- What is The People’s Mosquito?
- Why a Mosquito and why now?
- What remains of RL249?
- Is the goal a restoration, or a replica?
- In engineering terms, what are the main hurdles to be overcome in restoring a Mosquito?
- What challenges do you envisage in terms of getting official permission to fly the completed Mosquito?
- Do you have charitable status?
- Is The People’s Mosquito linked with the BBMF?
- Is there any connection between The People’s Mosquito and the De Havilland Aviation Museum?
- Where will the aircraft be based?
- How long will the restoration take?
- Since the loss of the last flying Mosquito in 1996, why do you think there’s not been another restored to flight sooner?
- Do you intend to make use of the services available in New Zealand?
- What is the likely cost of the restoration going to be?
- Where is the money coming from and who is controlling it?
- Given the Vulcan’s perennial shortage of funds, how confident are you that The People’s Mosquito would be able to fund itself?
- What will happen to any donated funds remaining with The People’s Mosquito Ltd should the project fail?
- What happened to the idea of a VirginMoneyGiving or JustGiving page?
The People’s Mosquito is a project set up with the sole purpose of returning a de Havilland DH.98 Mosquito aircraft to flight status, here in the UK. The project is a non-profit making, charitable organisation and will be funded by private donations and corporate sponsorship.
The de Havilland DH.98 Mosquito was designed and first built in Britain, and there is currently a gap in flyable classic WW2 and post-WW2/Cold War types. Against all conventional wisdom of the day, the Mosquito captured the spirit of great British aviation design and demonstrates a legacy of British entrepreneurial enterprise. It went on to became the first truly great multi-role combat aircraft in the world. From its first delivery in 1941 to the end of hostilities in 1945 it remained one of the fastest allied aircraft and we want to see this great piece of aviation history back in British hearts and skies.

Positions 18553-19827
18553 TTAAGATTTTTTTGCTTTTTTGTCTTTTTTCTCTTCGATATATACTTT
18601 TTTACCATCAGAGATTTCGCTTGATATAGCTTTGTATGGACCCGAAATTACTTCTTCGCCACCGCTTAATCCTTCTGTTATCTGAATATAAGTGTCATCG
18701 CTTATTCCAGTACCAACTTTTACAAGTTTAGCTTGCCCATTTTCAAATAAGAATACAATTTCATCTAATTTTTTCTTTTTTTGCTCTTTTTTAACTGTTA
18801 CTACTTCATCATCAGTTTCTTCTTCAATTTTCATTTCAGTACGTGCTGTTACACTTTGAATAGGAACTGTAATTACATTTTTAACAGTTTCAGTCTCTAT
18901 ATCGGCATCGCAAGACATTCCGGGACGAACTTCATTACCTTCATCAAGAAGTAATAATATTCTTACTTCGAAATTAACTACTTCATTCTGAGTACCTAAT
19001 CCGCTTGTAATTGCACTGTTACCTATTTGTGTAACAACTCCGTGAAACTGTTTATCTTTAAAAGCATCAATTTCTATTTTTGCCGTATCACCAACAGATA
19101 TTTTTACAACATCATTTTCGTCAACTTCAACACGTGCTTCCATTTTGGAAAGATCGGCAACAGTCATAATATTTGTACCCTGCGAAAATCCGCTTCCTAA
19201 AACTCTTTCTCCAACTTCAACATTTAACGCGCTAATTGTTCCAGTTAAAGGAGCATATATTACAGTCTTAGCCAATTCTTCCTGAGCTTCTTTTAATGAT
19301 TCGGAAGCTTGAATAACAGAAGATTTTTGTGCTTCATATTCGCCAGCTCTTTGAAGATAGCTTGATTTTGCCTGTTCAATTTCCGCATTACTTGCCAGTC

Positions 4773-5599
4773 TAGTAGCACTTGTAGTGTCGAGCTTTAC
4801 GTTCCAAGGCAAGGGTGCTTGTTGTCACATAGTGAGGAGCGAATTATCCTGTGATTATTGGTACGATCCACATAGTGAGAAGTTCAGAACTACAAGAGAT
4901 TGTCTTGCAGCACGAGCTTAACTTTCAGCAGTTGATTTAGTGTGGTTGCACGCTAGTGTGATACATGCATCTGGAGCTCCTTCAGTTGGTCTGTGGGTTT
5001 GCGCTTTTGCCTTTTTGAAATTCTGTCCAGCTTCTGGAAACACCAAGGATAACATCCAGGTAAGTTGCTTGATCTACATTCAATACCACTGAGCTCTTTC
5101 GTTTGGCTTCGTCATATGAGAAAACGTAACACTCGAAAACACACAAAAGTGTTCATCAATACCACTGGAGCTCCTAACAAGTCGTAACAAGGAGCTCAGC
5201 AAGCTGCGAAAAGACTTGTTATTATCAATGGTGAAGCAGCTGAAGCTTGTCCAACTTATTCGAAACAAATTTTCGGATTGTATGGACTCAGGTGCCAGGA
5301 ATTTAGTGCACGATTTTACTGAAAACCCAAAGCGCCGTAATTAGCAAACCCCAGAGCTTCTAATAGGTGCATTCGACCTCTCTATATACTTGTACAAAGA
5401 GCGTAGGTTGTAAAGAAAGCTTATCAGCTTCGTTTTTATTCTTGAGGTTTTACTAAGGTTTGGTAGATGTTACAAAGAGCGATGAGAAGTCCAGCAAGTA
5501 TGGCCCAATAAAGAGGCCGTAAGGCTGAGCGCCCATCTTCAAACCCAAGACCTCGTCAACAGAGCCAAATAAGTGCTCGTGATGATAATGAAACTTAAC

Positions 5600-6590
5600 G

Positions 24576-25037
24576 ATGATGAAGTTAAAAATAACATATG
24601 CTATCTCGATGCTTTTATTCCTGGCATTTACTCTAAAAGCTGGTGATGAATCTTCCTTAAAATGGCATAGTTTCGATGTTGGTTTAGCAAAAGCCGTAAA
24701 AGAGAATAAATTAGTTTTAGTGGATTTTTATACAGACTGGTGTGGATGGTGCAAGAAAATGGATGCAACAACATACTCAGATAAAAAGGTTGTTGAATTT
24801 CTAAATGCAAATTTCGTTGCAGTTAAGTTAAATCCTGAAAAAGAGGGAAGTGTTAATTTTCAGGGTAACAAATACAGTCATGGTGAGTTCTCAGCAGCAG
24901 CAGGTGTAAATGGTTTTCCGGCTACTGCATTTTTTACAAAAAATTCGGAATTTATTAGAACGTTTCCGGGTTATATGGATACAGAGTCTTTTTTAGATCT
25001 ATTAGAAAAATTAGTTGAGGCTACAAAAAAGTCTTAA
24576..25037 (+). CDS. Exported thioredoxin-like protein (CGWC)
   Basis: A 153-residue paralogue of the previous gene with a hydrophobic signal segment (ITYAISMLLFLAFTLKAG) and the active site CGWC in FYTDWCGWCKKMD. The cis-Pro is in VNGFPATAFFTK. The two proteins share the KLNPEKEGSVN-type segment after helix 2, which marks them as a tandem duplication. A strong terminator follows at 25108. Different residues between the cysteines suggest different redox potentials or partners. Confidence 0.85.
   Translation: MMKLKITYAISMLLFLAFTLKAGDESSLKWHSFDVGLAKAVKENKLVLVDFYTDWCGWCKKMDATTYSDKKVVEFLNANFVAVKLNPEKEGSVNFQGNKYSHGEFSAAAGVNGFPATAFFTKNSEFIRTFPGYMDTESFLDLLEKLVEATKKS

The remains of RL249, as you would expect after being buried and left to the elements for sixty years, are in a somewhat decayed and decrepit state. We estimate we have around 10% of the original aircraft and very little of that is usable. Remaining parts will be used as templates or models for re-manufacture or re-engineering. Naturally the construction will require a good deal of new build, not only because many sections of the aircraft were lost in the crash but also to adhere to one of our main priorities which is flight safety. Once built, the aircraft will also have to undergo strenuous tests to comply with CAA regulations.
It will be a restoration. Our engineering plan has been shared and reviewed with the UK CAA, meeting their approval. We have in our possession the ‘mortal remains’ of RL249. This, according to our conversations with the CAA, will allow us to restore the aircraft using that identity. The airframe will be newly built but it will be, from an official standpoint, a restoration of the identity.
Many restorations on the UK warbird scene today are not flying with 80-90% original content. Spitfires in the 1940’s were riveted with magnesium rivets and over time they crumble to dust. So you have to replace all of these for a start. A recent restoration of a Spitfire MK.I was started from the remains dug up from a beach in Calais in the 1980’s after sitting in salt water for over 40 years. How much left was airworthy? Many worldwide warbird restorations must have newly manufactured parts, structures, spars, engines & instruments adding up to 80-90% of the restoration.
Clearly there are not a lot of spare parts around. This will mean a good deal of searching in the right places and certainly there will be elements that will need to be re-manufactured, and this will inevitably bring its own issues. So this is not going to be a quick or easy job. If anyone has any Mosquito parts hidden away in their garage or attic, we would love to hear from them, as we may be able to use those items as patterns or templates to manufacture new parts from.